And the time investment paid off. “After opening, the hotel’s foodservice operations exceeded expectations, especially the buffet, which has become a hot ticket that has to be booked a week in advance.”

Thinking green

An essential factor in all of Orange Design’s projects is sustainability at every step. Hyatt Regency Lanzhou was no exception. Strongly aligned with what Lu describes as Yao’s requirements of “high energy conservation and durability”, Wong emphasises that “the technical team’s designs are made to maximise energy saving and reduce carbon emissions” – with each piece of kitchen equipment installed playing a vital role.

For example, the team installed a central Bohn cold storage unit, “which can effectively save energy through frequency conversion technology. In addition, the hot water produced by the heat recovery system supplies the entire kitchen system.” Putting the savings into numbers, Wong explains: “The cold storage system alone can reduce about 20,736kg of Co2 emissions annually.” Furthermore, the refrigeration appliances are all latest models from Williams, “a brand that represents excellent performance, high efficiency and durability, [while also meeting] HACCP standards.”

As China increasingly takes drastic nationwide steps to manage and reduce its municipal solid waste, another important area of focus was the all the venues’ waste treatment systems. Kitting out the kitchens with InSinkErators, Wong adds: “Investment in this waste disposal system can cut 1,512 tonnes of kitchen waste discharge every year.” Instead waste is converted into organic fertiliser.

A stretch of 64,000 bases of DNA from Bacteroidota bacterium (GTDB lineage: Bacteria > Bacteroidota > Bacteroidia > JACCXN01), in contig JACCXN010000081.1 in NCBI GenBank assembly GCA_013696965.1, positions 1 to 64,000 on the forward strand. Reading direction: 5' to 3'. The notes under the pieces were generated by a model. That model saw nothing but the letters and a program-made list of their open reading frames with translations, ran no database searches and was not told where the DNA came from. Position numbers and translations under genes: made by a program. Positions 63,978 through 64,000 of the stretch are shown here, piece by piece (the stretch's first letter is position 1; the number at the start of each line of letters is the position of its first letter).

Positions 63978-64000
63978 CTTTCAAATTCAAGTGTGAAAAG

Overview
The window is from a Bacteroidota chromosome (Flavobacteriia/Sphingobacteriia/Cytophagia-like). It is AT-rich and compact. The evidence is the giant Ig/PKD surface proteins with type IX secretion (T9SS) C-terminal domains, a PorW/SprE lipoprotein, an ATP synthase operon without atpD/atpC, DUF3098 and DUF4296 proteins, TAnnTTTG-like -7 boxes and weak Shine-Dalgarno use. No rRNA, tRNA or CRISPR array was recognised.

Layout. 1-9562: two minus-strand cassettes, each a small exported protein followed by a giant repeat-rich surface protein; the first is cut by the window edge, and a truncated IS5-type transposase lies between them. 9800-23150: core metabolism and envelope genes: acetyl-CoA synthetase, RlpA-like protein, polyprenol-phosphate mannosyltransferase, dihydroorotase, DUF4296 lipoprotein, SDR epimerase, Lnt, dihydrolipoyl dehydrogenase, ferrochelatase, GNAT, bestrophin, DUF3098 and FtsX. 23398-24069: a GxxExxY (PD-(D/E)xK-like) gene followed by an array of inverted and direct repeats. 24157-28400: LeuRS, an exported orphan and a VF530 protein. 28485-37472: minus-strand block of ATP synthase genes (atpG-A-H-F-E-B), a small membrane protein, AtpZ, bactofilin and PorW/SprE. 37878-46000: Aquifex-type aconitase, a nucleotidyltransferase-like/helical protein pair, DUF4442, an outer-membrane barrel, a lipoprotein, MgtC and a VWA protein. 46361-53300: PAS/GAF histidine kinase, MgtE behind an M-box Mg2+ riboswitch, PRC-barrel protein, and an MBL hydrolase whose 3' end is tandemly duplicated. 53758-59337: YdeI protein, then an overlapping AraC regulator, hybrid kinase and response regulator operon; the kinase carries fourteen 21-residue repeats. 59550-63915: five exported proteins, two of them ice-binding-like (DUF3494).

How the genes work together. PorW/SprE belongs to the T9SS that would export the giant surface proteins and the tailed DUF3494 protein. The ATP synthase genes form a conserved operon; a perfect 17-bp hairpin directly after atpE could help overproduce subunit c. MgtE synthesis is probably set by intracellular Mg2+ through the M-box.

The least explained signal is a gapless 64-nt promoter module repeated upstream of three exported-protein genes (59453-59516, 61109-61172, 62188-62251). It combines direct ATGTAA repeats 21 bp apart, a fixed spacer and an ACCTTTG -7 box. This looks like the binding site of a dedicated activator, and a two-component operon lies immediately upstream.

Overcoming design challenges

By the time Orange came to the project, the structural, electrical and mechanical designs for the hotel had already been determined. Located on the second, third and fourth floors of the hotel respectively, Market Café, Xiang Yue and the hotpot restaurant required special design features.

“The F&B outlets have high requirements for exhaust fumes, because low-altitude emissions are required,” Wong explains. Due to the restaurants’ position in the hotel, “the exhaust outlet faces residential areas, so if not managed correctly the fumes would affect the residents’ living environment.”

Orange’s technical team spent a month researching and formulating an extensive exhaust air treatment plan and customising an control system for the oil fume exhaust. They adopted a “UV-C photolysis treatment to effectively deodorise the fumes [paired with] electrostatic dust collection to collect the fine particles.” As a result, “The exhaust gas has no impact on the residents and the surrounding air is improved,” Wong says.

Despite what he calls a “relatively late” intervention to the Hyatt Regency Lanzhou project, a combination of the Orange team’s seasoned experience, as well as continued support from Yao and the Hyatt F&B team, resulted in a successful operation for all parties. Not only did Orange Design’s involvement see “the investment budget used rationally to achieve the desired vision, [the team even] exceeded the foodservice brief,” says Lu.

As for Wong? He’s proud of Orange’s achievements, concluding: “Hyatt Regency Lanzhou’s foodservice operations have become representative of the city. This is an endorsement of our team and I’m very happy.”

Amy Snelling